He adds that while Jurassic Park "pushed the boundaries of digital animation techniques," he has never directed an animated film. The stylized film, which resembles the comics --the characters are based on live performances but do not look like the actors--will be submitted as an animated film for Oscar consideration, as Monster House was.
"Working on The Adventures of Tintin," continues Spielberg, "I was aware that in order to do Hergé's work justice I had to be as faithful as possible to his drawings and the chromatic palette that makes them so distinctive, so we had to use the 'motion capture' technique which can essentially 'draw' the actor's movements thus creating a mix between reality and cartoons."
Jackson has been a fan of Tintin since the age of eight: "I've been reading his adventures for a lifetime without ever getting bored." Jackson says he's been wondering how the stories would be produced for the past twenty years. "When in the end Spielberg involved me in the project it was a great moment for me, I'd crowned my childhood dream."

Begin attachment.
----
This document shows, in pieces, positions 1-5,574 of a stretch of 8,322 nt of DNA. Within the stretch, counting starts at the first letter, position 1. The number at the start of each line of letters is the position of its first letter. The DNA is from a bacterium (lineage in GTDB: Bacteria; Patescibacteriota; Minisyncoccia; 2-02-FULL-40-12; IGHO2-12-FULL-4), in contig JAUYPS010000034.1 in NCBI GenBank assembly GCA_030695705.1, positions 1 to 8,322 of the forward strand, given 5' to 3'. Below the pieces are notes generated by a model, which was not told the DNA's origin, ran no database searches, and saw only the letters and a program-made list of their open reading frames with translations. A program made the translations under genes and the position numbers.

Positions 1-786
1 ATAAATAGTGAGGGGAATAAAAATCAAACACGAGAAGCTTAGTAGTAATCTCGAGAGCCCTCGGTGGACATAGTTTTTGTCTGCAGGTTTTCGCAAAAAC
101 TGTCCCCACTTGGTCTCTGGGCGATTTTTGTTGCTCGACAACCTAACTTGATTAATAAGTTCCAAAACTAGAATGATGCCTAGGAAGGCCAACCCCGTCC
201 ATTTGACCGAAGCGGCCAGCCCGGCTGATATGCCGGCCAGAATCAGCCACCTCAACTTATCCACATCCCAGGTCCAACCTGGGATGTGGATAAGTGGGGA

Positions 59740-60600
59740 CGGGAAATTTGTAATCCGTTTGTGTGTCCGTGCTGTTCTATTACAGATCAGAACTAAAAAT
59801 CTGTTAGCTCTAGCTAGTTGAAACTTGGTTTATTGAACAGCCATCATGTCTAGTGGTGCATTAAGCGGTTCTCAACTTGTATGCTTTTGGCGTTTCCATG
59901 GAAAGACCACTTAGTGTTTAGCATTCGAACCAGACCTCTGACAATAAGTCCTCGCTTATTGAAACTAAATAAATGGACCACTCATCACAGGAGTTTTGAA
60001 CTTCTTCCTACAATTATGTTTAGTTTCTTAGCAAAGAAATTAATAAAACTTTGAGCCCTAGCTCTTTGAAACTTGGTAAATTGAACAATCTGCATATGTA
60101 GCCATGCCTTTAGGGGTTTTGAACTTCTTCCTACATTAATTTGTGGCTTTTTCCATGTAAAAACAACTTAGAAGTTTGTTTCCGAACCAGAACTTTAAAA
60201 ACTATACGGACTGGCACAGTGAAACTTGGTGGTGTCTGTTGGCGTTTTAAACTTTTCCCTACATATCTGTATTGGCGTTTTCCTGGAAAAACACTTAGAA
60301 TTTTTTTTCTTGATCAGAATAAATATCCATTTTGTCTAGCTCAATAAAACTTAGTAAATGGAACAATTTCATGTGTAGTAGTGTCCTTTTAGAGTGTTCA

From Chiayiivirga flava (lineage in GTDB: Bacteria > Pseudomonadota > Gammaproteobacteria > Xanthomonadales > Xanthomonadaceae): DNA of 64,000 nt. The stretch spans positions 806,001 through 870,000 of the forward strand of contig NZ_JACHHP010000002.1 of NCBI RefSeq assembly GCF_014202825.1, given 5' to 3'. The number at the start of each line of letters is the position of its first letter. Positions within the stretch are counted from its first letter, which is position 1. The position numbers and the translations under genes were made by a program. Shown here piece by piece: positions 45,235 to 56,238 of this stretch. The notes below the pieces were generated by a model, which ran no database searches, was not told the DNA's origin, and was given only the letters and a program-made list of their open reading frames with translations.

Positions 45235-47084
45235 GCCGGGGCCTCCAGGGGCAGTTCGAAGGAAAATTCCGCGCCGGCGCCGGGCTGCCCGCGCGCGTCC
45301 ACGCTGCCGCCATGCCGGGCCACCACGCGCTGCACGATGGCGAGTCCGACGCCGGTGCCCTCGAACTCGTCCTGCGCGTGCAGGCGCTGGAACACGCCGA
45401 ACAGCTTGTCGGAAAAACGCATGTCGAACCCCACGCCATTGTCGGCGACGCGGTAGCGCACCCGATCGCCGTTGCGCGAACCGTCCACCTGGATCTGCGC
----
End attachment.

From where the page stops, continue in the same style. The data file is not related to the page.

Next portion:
Synopsis is below:
The Adventures of Tintin: the Secret of the Unicorn tells the story of the young and curious reporter Tintin (Jamie Bell) who finds himself in the clutches of the devilish Ivan Ivanovitch Sakharine (Daniel Craig), who is convinced he has stolen a treasure of untold value somehow linked to the nefarious pirate Red Rackham. But with the help of his dog Milou, the sharp-witted and hot-tempered Captain Haddock (Andy Serkis) and the bungling detectives Thompson & Thompson (Simon Pegg and Nick Frost), Tintin will find himself traveling the world searching for the Unicorn, a shipwrecked vessel that perhaps holds the key to a vast fortune and an ancient curse.